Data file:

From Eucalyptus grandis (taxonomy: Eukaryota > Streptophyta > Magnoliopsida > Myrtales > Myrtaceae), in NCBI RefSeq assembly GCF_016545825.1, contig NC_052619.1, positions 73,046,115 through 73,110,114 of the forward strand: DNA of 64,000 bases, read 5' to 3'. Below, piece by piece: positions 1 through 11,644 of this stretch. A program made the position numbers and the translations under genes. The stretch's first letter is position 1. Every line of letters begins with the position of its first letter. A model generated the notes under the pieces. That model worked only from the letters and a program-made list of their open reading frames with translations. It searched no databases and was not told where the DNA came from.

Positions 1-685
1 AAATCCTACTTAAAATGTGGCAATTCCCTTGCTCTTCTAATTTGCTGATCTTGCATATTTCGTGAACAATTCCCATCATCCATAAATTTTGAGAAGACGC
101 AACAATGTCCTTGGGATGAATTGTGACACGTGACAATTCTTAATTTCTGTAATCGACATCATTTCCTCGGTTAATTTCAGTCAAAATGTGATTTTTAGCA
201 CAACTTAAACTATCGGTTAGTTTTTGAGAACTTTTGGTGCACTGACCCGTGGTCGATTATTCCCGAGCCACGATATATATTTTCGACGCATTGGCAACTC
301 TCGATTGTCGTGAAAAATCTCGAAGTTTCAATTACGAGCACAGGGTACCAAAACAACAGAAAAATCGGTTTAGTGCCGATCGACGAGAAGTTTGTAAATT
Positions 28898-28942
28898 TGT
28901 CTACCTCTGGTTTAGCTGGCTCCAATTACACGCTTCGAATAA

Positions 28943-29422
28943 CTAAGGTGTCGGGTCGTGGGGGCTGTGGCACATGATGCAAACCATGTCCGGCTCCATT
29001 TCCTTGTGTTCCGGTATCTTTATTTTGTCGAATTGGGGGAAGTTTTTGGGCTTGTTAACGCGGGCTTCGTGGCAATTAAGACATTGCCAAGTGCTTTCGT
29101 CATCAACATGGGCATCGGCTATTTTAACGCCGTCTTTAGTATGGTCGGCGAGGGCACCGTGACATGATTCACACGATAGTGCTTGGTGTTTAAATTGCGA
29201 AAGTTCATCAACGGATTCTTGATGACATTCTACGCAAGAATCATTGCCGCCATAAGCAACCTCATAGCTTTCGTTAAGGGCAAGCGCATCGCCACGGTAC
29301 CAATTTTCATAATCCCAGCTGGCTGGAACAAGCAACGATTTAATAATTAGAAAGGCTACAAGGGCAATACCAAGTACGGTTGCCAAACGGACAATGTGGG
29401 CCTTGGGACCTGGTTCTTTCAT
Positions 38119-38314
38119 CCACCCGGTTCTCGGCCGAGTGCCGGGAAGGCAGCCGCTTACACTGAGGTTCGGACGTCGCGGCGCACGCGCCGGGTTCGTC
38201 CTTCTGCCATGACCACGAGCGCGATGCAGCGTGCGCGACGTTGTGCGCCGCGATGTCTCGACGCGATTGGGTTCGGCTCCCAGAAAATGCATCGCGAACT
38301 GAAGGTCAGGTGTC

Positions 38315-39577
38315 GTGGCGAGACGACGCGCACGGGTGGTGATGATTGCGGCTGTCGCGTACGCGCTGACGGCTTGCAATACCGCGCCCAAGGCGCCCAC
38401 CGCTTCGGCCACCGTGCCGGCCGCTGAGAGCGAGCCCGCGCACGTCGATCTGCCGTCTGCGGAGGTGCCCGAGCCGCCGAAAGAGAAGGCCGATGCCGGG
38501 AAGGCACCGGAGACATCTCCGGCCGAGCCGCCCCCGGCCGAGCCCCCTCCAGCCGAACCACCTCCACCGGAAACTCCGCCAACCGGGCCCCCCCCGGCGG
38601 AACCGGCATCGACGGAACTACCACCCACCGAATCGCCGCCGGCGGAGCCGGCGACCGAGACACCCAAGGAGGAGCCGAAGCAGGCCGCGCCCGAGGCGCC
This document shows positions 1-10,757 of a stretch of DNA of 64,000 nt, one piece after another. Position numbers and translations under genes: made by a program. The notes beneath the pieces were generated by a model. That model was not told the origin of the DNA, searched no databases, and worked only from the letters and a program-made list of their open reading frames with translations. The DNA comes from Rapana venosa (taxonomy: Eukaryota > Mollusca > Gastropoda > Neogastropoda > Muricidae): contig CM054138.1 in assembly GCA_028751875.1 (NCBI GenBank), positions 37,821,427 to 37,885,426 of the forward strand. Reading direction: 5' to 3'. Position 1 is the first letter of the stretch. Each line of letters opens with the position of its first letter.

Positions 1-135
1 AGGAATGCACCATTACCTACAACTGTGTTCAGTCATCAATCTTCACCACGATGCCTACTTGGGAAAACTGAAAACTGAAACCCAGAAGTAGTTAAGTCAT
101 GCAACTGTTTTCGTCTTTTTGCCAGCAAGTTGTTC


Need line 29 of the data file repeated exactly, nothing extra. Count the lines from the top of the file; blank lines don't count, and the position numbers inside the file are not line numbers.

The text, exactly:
101 GCAACTGTTTTCGTCTTTTTGCCAGCAAGTTGTTC